You may already have a broad network: your family, friends, fellow students, student society, sportsclub, etc. In addition to these contacts, you can actively start looking for people you don’t know yet, but who can potentially help you along in your job hunt. This can also work the other way around: people may approach you because there is something you can do for them.
- By talking to people at career days, job fairs, workshops, social gatherings, etc.
- Through the people you know. Ask them whether they know someone who works in a given industry or company, or someone who's already doing a job you're still considering. Your friends will be able to introduce you, or you can ask them your questions yourself.
- Post your specific question in the official Utrecht University alumni group on LinkedIn. You might spark off an interesting discussion
- Find alumni using the LinkedIn alumni tool. They can give you the information you need and perhaps introduce you to other useful contacts. This video below explains how the alumnitool works.
You can make the best use of your network if you've already acquired some insight into your motivations, talents, and interests (REFLECT) and into your future prospects (EXPLORE). With that information, you'll be able to indicate what sort of job would be right for you.
- Tell your family, friends, acquaintances, and past and present fellow students that you're looking for a job and what sort of job you're looking for. Doing so might turn up some surprising leads.
- Consider where the people in your network work. They may know interesting people. You can ask your contacts whether they know people who work in a specific industry.
- After you meet new contacts, add them on LinkedIn with a personalised invitation.
- Find alumni using the LinkedIn alumni tool. They can give you the information you need and perhaps introduce you to other useful contacts. This video explains how the alumnitool works.
- Follow interesting people and discussions on Twitter.
- Keep in touch with people on Facebook.
- Visit job fairs and bring copies of your resume along. Practise telling people what you're looking for in just a few short sentences.
Someone in your network has indicated you should talk to someone they know. Maybe they offered to introduce you. Maybe they just gave you a phone number. Now what?
Tell your new contact who you are, how you found them and why you would like to meet them. Make it clear that you're not asking for a job. If your new contact agrees to meet you, thank them and make an appointment.
How to conduct a network meeting:
- Before your meeting, find as much information as you can about the company online. Look up your contact and their company on YouTube, Twitter, and Instagram. You might find content to talk about. Consider what additional information you need, but can't find online. Focus your questions on that.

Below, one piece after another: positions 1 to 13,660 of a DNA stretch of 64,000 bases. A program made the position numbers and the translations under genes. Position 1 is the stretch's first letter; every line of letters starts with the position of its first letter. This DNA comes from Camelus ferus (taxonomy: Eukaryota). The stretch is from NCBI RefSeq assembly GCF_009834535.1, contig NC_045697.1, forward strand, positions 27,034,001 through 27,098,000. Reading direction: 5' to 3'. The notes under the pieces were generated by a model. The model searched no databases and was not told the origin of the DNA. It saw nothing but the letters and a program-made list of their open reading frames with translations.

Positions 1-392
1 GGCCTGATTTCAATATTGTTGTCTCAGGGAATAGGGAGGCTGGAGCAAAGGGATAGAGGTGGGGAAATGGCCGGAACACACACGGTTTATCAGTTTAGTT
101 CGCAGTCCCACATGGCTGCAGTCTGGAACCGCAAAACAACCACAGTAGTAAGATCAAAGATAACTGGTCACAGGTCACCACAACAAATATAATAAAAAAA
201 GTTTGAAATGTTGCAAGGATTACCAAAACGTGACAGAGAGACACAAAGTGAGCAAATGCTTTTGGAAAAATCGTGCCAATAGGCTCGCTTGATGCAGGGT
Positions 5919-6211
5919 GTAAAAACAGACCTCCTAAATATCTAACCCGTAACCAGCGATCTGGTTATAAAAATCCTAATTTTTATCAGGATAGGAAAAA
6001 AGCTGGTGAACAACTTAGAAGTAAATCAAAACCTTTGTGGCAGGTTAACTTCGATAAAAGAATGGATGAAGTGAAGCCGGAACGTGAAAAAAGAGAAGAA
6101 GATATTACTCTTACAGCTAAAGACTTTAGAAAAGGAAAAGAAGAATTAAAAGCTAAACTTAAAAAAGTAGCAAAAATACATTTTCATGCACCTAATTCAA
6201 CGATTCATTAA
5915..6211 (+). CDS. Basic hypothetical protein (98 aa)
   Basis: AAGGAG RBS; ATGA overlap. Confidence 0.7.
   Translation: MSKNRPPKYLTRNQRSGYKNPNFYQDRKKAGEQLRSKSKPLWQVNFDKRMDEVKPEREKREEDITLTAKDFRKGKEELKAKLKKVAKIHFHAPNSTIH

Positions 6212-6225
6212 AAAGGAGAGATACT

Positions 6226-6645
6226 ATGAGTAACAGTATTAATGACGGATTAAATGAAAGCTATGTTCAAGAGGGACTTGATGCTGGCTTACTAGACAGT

- When you sit down, reintroduce yourself and briefly remind the other person why you're there. They likely have a lot going on and may not be clear on the purpose of your meeting.
- Take the initiative in the conversation so you make an active, engaged impression. You were the one who requested this meeting. The person you're talking to is expecting you to take the lead.
- This is an informative talk. You're not there to ask for a job. You may be hoping for a job offer, but if there is any chance of that, the person you're talking to has to be the one to bring it up. One thing you can do is indicate that the conversation has inspired you and ask where you might send an open application. Ask the person you're talking to whether you can mention their name in your application.
- You can also ask whether the person you're interviewing knows anyone else you should talk to. Because you have more questions, for instance.
- Thank the other person for meeting with you. The next day, send them a message saying thanks and telling them why the conversation was valuable to you. When someone does you a favour, let them know how it turned out.
- Do realise that you can meet interesting people and gather relevant information anywhere at any time.
- Do remember that everyone is approachable, even you. Be open to meeting people of different ages, with different backgrounds, or with different interests.
- Do keep your attitude professional when you're looking for a job. People usually don't respond well to desperation.
- Do be forthright and sincere. Don't scam your way into anything. That's likely to backfire.
- Don't spam LinkedIn invitations or emails and don't cold-call people. Just think how it feels when strangers ask you for favours.
- Don't forget who helped you out. Remember to thank people. When someone gets you a job, maybe send them flowers or take them to dinner.
- Do hang in there. These things take time, especially if there are few jobs to be had in your area of interest.